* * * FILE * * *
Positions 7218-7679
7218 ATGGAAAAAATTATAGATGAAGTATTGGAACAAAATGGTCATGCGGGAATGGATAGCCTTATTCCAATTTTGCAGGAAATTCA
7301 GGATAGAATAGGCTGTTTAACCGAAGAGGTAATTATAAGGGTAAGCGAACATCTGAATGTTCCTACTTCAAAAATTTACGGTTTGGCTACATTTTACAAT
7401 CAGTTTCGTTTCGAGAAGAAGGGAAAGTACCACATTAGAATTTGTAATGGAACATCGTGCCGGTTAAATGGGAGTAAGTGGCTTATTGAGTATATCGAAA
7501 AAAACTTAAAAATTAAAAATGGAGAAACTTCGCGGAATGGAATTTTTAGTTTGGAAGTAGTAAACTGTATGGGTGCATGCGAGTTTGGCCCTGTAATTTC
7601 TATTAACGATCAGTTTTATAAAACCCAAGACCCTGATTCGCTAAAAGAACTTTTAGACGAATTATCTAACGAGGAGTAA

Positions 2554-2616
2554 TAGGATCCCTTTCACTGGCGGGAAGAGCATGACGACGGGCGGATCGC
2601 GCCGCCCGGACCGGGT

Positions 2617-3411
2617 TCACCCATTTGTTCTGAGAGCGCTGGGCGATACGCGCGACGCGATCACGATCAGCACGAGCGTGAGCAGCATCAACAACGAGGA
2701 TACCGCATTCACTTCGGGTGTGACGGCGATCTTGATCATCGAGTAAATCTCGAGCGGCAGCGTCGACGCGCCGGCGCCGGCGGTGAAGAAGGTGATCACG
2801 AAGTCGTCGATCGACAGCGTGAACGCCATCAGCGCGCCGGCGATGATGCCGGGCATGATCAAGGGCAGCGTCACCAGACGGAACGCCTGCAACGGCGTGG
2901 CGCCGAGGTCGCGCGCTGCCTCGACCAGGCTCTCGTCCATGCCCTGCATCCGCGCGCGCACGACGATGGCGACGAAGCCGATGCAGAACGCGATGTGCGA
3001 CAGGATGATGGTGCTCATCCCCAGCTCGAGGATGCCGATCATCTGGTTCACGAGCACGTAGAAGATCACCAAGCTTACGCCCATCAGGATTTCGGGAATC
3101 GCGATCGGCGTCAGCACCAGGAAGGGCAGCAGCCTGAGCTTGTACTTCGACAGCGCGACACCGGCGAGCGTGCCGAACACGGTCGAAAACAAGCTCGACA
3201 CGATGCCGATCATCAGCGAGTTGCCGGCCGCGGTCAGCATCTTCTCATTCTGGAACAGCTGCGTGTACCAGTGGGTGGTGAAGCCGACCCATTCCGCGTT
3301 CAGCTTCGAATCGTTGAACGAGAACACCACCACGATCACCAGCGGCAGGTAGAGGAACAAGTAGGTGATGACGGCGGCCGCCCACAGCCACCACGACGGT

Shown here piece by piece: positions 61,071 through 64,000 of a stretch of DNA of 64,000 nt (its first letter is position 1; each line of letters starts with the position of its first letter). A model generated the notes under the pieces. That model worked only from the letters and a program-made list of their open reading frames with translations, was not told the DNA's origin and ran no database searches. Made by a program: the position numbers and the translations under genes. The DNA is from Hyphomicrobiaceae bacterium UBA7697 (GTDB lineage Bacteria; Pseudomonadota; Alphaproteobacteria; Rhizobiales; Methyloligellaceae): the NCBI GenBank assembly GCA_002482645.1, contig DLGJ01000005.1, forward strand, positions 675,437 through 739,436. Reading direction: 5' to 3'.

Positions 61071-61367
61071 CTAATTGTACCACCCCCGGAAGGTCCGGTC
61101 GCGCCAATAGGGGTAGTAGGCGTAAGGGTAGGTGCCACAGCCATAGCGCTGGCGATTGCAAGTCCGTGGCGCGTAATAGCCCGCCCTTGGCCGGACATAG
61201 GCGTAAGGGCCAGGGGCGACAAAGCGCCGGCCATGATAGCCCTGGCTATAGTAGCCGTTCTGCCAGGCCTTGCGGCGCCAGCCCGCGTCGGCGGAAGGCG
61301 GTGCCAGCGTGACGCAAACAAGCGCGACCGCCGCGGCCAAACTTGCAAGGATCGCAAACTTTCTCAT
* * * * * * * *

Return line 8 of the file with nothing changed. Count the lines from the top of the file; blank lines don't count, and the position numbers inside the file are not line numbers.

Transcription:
2554 TAGGATCCCTTTCACTGGCGGGAAGAGCATGACGACGGGCGGATCGC